Inquisition  

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"Vicious, tireless, Matthew Hopkins the Witchfinder General, scourge of the ungodly, flayer of the demented, burst into 1645 like a black-winged merciless Attila, leaving behind him a trail of gibbet-hung corpses and vermin-infested gaols filled with beaten, terrified women – like bloody footprints across the length of Suffolk."--Witchfinder General (1966) by Ronald Bassett, page 139

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Kunstformen der Natur (1904) by Ernst Haeckel
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Kunstformen der Natur (1904) by Ernst Haeckel

The Inquisition, in historical ecclesiastical terminology also referred to as the "Holy Inquisition", was a group of institutions within the Catholic Church whose aim was to combat heresy. Studies of the records have found that the overwhelming majority of sentences consisted of penances, except in cases of repeat unrepentant heretics who were handed over to the secular courts, which generally resulted in execution or a life sentence. The Inquisition started in 12th-century France to combat religious dissent, particularly among the Cathars and the Waldensians. The inquisitorial courts from this time until the mid-15th century are together known as the Medieval Inquisition. Other groups investigated during the Medieval Inquisition, which primarily took place in France and Italy, including the Spiritual Franciscans, the Hussites (followers of Jan Hus), and the Beguines. Beginning in the 1250s, inquisitors were generally chosen from members of the Dominican Order, replacing the earlier practice of using local clergy as judges.

During the Late Middle Ages and the early Renaissance, the scope of the Inquisition grew significantly in response to the Protestant Reformation and the Catholic Counter-Reformation. It expanded to other European countries, resulting in the Spanish Inquisition and the Portuguese Inquisition. The Spanish and Portuguese Inquisitions focused particularly on the anusim (people who were forced to abandon Judaism against their will) and on Muslim converts to Catholicism. The scale of the persecution of converted Muslims and converted Jews in Spain and Portugal was the result of suspicions that they had secretly reverted to their previous religions, although both minority groups were also more numerous on the Iberian Peninsula than in other parts of Europe.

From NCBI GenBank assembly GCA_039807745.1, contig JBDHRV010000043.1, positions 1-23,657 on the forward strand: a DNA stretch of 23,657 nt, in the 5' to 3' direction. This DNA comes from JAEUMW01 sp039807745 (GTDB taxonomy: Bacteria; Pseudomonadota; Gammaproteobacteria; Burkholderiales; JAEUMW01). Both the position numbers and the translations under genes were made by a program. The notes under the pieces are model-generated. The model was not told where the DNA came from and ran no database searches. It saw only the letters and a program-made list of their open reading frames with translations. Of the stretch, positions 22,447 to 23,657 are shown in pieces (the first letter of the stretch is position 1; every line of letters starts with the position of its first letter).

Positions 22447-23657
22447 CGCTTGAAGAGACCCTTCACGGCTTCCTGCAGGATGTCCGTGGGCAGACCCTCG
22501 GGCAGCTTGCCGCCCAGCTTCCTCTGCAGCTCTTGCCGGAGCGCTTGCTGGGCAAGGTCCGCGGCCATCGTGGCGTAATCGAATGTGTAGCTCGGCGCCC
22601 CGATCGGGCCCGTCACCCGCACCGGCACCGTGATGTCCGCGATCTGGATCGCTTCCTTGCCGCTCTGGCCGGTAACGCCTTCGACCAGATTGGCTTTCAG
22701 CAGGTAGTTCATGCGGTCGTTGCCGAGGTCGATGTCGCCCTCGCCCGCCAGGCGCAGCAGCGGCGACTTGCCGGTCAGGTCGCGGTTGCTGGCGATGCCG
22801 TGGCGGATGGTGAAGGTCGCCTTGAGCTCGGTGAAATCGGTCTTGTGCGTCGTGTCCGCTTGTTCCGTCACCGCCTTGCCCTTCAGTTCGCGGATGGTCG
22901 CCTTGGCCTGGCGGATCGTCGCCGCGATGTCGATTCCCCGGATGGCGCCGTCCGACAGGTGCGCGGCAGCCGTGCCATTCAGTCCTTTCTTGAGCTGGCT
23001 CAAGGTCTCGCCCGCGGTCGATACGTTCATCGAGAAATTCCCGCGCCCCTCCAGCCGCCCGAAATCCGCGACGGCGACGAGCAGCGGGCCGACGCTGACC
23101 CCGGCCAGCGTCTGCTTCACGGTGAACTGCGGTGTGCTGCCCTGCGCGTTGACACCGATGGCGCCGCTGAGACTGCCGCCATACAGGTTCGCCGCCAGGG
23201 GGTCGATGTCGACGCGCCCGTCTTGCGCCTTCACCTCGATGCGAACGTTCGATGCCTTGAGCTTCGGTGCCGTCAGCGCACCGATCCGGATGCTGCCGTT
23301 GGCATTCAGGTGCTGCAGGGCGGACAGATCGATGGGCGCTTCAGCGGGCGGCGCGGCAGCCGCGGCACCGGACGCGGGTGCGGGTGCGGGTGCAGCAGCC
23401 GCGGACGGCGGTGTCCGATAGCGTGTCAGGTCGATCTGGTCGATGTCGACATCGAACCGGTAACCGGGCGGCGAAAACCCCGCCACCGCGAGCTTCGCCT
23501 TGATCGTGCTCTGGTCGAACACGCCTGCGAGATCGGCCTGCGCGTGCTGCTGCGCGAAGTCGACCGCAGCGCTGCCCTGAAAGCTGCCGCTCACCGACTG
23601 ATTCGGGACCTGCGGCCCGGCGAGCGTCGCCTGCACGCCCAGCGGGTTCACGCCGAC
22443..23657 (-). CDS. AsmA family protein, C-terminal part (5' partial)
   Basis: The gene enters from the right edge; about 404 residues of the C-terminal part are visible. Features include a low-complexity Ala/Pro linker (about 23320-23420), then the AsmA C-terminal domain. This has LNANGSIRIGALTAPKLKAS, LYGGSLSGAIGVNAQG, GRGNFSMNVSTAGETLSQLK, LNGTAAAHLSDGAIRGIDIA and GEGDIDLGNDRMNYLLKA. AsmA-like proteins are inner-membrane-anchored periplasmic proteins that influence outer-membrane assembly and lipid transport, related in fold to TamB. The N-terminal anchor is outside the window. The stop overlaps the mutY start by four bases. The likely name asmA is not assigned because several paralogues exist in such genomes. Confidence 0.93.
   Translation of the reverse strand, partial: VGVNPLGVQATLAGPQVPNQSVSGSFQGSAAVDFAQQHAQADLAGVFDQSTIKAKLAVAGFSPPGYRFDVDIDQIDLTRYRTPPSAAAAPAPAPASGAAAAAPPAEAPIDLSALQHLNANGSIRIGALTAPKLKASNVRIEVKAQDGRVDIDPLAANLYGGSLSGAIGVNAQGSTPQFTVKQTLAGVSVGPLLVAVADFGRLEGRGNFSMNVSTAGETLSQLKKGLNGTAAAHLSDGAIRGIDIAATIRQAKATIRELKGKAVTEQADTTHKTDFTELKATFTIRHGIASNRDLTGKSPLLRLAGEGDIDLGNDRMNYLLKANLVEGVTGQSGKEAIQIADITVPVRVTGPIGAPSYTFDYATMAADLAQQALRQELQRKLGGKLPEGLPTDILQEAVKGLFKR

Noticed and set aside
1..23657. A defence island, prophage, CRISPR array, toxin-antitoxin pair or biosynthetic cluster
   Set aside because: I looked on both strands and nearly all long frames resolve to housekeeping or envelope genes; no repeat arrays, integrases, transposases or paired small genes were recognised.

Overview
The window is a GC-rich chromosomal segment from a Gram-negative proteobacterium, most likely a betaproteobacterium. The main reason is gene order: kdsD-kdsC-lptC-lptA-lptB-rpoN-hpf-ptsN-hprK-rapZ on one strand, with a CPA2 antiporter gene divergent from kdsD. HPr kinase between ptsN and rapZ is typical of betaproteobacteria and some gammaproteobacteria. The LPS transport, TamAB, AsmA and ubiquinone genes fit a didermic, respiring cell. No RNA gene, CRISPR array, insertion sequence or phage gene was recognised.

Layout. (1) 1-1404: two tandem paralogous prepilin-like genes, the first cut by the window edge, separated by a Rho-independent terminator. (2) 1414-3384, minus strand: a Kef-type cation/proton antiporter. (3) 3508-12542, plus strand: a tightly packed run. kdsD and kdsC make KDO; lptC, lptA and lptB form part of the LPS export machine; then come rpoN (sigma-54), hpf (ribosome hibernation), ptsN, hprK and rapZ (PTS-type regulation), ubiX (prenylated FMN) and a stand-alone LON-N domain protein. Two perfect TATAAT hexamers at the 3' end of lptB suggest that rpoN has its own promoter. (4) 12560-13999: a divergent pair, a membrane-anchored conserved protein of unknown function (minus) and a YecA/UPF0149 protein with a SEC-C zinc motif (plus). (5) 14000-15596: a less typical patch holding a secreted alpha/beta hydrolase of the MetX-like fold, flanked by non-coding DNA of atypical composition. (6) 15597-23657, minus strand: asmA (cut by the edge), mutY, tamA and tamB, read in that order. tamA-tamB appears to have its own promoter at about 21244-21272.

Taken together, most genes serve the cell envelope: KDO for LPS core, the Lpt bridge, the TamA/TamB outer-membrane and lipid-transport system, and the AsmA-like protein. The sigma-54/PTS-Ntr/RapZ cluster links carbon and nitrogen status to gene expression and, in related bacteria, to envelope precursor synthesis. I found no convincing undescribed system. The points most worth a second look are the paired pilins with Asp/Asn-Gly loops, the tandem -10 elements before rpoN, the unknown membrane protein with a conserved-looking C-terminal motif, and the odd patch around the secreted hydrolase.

During this time, Spain and Portugal operated inquisitorial courts not only in Europe, but also throughout their empires in Africa, Asia, and the Americas. This resulted in the Goa Inquisition, the Peruvian Inquisition, and the Mexican Inquisition, among others.

With the exception of the Papal States, the institution of the Inquisition was abolished in the early 19th century, after the Napoleonic Wars in Europe and the Spanish American wars of independence in the Americas. The institution survived as part of the Roman Curia, but in 1908 it was renamed the "Supreme Sacred Congregation of the Holy Office". In 1965 it became the Congregation for the Doctrine of the Faith.

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Documents and works

Notable inquisitors

Notable cases

Repentance




Unless indicated otherwise, the text in this article is either based on Wikipedia article "Inquisition" or another language Wikipedia page thereof used under the terms of the GNU Free Documentation License; or on research by Jahsonic and friends. See Art and Popular Culture's copyright notice.

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